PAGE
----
Indiana Gov. Frank O’Bannon is indeed a wise man. In May, O’Bannon vetoed House Bill 1083 that would have exempted Indiana lawmakers from the state’s public records law. The Indiana House and Senate passed this unthinkable bill, and despite threats of vetoes and, undoubtedly, the political pressure that comes with leading a large, important state, Gov. O’Bannon put the people first by using his veto powers. But the battle isn’t over. Lawmakers can override the veto with a simple majority. And the issue won’t die, because some lawmakers are dumbfounded that Gov. O’Bannon vetoed the bill. These same lawmakers say they have to exempt themselves from public records requests. They say they’re actually looking out for the public because they don’t want their constituents’ e-mails available for inspection. Under current Indiana law, any correspondence a lawmaker receives is available for public inspection. This is a law that wasn’t proposed by people interested in serving the public. It’s a law proposed by people interested in the kind of cloak-and-dagger government that spits in the face of the public, let alone the Constitution – you know, that little piece of paper that guarantees basic freedoms for Americans. Why would lawmakers want to exempt themselves? The real reason: They’re angry at The Indianapolis Star, which published a citizen’s guide to the Legislature that included the e-mails and phone numbers of senators and representatives. This sent some lawmakers into a tizzy. How dare a newspaper tell the people how to easily get in touch with their representatives? My Lord, if we let that go, the thinking seems to be, then we’ll actually have to talk to the people who elected us. We may even have to answer questions we don’t care to answer. Some legislators have tried to mask this as a privacy issue. Some claim their constituents shouldn’t have their privacy invaded by a nosy media that has the right to review all e-mail correspondence of elected officials. So which one is it, folks? Are you sticking up for the public or sticking it to the public? Seems to me that in Indiana, they’re doing the latter. If legislators were truly concerned about the public, they would understand that an informed public is much better than an uninformed public. This is just the latest attack on the free flow of information that results in government accountability. Gov. O’Bannon clearly understands this. But the question remains: Does the Indiana Legislature understand? BOOK COMMITTEE I mentioned a few months ago that SPJ would name a committee to spearhead its 100th anniversary book. Former SPJ Region 4 director Ginny Frizzi will chair the committee, which also will include Charles Davis, campus adviser at-large, and former national president Steve Geimann as co-chairs. Next, the committee will name at least four other ad-hoc members who will play a crucial role. Since this is, quite possibly, the longest-range project SPJ has ever undertaken, there’s a chance someone may not be able to see the project through to the end. The additional ad-hoc members will ensure the committee has enough strength to keep going. Watch Quill this fall, when the committee will start soliciting resumes from journalists interested in writing the book.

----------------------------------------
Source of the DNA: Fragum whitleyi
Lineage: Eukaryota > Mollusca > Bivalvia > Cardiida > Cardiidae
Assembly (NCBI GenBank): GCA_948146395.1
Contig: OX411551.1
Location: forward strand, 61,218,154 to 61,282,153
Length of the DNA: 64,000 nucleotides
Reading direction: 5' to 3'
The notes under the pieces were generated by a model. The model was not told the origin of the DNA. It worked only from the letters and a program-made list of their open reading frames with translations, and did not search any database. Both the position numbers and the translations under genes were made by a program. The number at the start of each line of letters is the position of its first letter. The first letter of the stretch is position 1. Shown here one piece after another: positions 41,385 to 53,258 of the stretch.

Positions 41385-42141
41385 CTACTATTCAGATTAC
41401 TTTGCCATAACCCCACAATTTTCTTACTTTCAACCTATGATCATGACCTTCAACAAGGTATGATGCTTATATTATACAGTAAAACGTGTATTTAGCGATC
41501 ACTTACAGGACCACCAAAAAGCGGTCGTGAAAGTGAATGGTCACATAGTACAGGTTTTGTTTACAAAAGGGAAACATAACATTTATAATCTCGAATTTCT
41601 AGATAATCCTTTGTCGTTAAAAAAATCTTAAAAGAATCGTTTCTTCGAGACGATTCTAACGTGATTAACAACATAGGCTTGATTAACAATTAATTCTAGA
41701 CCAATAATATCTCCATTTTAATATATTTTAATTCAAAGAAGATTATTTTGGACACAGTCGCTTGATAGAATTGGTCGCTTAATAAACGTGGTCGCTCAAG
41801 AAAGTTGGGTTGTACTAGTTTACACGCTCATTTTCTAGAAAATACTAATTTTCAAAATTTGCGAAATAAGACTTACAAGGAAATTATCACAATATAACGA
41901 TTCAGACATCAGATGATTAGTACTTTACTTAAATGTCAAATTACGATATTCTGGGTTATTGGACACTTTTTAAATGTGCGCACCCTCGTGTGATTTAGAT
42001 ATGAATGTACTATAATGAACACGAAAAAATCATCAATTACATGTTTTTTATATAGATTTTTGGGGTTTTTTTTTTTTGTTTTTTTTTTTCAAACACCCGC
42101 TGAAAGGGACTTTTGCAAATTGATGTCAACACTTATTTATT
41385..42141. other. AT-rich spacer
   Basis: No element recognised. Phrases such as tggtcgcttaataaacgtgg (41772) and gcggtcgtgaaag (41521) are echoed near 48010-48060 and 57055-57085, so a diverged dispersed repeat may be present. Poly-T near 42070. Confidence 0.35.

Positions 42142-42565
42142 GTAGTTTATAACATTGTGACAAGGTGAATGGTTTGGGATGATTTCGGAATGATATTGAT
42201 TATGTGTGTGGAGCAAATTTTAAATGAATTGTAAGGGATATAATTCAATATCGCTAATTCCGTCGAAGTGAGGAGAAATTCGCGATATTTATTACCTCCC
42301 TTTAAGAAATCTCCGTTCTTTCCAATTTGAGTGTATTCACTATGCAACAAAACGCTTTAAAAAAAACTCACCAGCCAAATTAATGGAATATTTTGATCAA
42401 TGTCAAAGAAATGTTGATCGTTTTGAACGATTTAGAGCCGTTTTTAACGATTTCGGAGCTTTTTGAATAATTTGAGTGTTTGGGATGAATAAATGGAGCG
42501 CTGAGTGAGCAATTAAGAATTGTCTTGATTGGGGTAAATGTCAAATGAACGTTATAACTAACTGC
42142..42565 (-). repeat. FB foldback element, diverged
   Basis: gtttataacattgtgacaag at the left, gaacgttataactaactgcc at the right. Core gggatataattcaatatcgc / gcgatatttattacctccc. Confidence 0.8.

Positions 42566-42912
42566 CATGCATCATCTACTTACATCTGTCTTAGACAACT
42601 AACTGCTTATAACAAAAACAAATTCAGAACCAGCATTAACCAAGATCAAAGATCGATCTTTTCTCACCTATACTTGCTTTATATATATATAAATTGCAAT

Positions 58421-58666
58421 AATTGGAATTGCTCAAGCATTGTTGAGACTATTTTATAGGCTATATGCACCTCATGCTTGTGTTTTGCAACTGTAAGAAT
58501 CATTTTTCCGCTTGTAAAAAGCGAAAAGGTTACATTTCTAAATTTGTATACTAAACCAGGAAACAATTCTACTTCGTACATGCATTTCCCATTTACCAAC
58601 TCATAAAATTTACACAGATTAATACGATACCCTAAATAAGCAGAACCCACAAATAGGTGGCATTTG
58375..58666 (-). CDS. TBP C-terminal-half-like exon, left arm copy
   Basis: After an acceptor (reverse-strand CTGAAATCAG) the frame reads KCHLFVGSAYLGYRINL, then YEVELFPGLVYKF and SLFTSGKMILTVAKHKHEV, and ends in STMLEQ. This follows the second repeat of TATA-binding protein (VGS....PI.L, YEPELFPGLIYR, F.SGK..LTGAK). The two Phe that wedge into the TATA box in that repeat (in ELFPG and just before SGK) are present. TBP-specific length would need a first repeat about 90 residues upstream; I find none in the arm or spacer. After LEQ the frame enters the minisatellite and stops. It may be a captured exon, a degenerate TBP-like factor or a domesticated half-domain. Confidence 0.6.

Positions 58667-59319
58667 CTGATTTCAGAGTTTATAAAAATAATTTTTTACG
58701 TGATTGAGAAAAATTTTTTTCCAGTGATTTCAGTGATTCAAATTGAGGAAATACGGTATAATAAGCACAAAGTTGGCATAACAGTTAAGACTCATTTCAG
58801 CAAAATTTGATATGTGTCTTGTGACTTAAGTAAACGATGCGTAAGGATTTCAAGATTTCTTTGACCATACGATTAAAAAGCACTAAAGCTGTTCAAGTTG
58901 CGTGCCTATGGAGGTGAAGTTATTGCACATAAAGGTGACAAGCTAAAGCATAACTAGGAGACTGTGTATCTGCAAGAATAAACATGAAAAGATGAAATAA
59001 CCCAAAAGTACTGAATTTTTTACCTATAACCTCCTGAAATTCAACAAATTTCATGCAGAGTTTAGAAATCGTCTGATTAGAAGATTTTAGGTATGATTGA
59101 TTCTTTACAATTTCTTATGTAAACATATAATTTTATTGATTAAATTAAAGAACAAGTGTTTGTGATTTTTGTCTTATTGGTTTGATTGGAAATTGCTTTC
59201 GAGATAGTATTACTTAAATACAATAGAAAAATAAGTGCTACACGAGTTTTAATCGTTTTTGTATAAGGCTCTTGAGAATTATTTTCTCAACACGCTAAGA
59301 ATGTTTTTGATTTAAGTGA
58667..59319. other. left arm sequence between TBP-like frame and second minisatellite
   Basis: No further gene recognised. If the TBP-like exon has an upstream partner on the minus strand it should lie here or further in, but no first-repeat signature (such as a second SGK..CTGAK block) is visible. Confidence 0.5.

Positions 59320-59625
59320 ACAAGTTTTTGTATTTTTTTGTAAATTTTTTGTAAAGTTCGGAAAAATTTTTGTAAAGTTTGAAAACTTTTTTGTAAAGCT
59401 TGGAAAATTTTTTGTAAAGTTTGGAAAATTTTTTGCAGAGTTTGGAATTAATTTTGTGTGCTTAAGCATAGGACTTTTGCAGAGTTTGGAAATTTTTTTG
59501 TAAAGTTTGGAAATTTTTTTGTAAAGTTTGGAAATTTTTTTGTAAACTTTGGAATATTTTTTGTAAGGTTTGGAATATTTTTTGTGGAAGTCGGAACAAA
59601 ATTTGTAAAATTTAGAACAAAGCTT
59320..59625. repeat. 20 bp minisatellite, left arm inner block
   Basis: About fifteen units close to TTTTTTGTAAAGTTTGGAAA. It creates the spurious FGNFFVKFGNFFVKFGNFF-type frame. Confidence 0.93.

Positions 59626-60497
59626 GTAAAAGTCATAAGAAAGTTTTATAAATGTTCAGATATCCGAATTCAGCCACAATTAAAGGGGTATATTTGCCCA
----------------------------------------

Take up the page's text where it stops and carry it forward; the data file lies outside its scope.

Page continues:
Ray Marcano is president of SPJ and assistant managing editor for production at the Dayton (Ohio) Daily News.